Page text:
Huawei CFO Meng Wanzhou’s extradition fight moves to yet another jurisdiction

Meng Wanzhou’s case has become a symbol for Five Eyes countries’ increasingly fraught relations with China.
Meng Wanzhou’s case has become a symbol for Five Eyes countries’ increasingly fraught relations with China.
Image: REUTERS/Jennifer Gauthier
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The CFO of Chinese technology giant Huawei is suing HSBC in Hong Kong to obtain documents that she believes will help her fight a US extradition request, just days after losing a similar case before the UK High Court of Justice.

Meng Wanzhou, who is also the daughter of Huawei founder Ren Zhengfei, has been on house arrest in Vancouver since Dec. 2018. Canadian authorities arrested her at the request of the US, which alleges that she committed bank and wire fraud, and has asked to extradite her so she can face trial in the Eastern District of New York. This sprawling case of US sanctions violations is ongoing and Meng, who says she is innocent of the charges, hopes her lawsuit against HSBC might help her convince Canadian courts to deny the US extradition request.

According to court filings reported by the South China Morning Post, Meng’s case against HSBC will be heard in a closed-door hearing on March 12 in the Hong Kong High Court. She seeks internal documents from the bank, including compliance and risk evaluations, to prove that she did not mischaracterize Huawei’s business dealings in Iran.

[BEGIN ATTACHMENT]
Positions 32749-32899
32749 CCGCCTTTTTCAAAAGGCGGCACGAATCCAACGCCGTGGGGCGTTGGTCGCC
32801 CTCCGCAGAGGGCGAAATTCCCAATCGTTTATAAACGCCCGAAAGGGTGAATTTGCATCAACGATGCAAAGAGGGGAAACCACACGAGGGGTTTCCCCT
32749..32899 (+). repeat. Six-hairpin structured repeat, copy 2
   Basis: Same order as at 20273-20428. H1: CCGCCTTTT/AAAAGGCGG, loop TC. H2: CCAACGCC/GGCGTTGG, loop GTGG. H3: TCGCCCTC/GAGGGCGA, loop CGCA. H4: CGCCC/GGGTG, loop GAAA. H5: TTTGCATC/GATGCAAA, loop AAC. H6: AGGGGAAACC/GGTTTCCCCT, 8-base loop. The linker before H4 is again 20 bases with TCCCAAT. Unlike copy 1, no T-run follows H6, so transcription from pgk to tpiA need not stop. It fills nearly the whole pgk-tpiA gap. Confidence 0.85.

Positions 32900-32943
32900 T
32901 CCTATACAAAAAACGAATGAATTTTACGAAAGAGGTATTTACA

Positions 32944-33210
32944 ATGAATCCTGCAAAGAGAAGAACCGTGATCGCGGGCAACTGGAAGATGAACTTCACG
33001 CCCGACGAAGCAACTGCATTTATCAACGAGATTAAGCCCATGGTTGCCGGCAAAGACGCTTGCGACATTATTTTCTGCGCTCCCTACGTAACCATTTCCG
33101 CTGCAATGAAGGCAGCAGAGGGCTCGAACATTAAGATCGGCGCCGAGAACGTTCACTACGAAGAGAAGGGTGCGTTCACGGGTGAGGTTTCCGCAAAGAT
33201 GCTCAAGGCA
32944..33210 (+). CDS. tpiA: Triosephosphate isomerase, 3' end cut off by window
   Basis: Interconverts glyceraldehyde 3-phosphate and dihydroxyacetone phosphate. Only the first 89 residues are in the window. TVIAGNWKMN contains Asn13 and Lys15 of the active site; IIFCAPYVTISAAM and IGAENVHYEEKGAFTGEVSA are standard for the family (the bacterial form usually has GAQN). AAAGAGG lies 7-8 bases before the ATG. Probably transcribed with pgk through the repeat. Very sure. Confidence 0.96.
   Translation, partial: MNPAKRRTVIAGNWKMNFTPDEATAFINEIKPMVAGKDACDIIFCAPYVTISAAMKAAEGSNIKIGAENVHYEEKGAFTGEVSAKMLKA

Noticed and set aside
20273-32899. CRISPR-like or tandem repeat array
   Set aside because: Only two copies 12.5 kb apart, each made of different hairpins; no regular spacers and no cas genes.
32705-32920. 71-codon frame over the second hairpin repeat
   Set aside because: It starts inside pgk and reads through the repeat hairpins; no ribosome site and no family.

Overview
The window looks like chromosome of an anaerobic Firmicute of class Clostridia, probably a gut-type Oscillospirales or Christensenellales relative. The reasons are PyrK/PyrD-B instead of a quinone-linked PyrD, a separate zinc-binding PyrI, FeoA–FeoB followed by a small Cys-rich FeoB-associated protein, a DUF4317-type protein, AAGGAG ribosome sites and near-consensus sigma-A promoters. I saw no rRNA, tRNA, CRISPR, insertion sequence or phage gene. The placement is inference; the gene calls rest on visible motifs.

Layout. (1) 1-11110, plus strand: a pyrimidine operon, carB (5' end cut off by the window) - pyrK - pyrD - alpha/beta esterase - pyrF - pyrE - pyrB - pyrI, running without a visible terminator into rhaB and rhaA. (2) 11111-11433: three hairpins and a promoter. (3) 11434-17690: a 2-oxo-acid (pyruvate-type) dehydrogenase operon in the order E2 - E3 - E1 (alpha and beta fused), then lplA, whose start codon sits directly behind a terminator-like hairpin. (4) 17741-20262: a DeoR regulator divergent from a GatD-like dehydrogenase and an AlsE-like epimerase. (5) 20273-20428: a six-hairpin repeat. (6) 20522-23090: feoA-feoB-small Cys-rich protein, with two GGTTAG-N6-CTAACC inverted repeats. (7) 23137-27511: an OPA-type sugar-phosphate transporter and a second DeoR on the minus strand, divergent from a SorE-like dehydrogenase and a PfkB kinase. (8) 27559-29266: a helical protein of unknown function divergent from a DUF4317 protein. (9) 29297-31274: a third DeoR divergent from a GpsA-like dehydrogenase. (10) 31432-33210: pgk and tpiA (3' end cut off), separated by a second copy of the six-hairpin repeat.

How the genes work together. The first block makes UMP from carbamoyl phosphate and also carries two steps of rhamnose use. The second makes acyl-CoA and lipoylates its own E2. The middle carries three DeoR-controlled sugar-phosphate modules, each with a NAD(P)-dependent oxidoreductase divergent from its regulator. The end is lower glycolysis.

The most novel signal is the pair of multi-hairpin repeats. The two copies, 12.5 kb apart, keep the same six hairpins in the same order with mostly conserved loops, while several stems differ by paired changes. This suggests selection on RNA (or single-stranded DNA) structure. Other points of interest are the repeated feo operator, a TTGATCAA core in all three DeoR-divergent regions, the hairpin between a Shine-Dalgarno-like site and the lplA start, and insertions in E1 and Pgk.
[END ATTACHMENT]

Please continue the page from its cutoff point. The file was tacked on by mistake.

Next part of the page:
At the center of this complicated case is a PowerPoint presentation provided to US authorities by HSBC; it allegedly shows that Meng downplayed Huawei’s relationship with telecoms firm Skycom in an Aug. 2013 meeting with a representative of the bank in a Hong Kong restaurant.

That’s important because Reuters has published evidence that Skycom may have violated US trade sanctions against Iran. HSBC says Meng didn’t disclose that Huawei owns a controlling stake in Skycom, and that the bank therefore continued to clear transactions for Huawei, which the US alleges includes more than $7 million in payments from Skycom between 2010 and 2014. Because those transactions were in US dollars, they fall under US jurisdiction, meaning that HSBC may have facilitated violations of US sanctions; HSBC says it did so unknowingly, blaming Huawei and Meng.

Meanwhile, Meng’s lawyers argue HSBC was fully aware of Huawei’s relationship with Skycom, both because her presentation made it clear, and because the information was widely available. They also allege that the US gave Canadian authorities an incomplete version of the presentation in order to convince them to arrest Meng when she flew through Vancouver.

HSBC declined to comment and a representative for Huawei said: “The application made by Ms. Meng in Hong Kong is a request to obtain evidence under Hong Kong law to demonstrate her innocence in respect of the allegations made against her by the USA. Whatever the court rules, Ms. Meng will continue defending her legitimate rights in the Canada proceedings.”

Meng is seeking a more favorable ruling in Hong Kong than the one she obtained one week ago in London. On Feb. 19, a UK High Court judge ruled that HSBC did not have to open its books to her legal team and ordered her to pay HSBC £80,000 ($111,000) in compensation for legal fees. The next hearing of her case in Canada will take place on March 1.

This post has been updated with comment from HSBC and Huawei.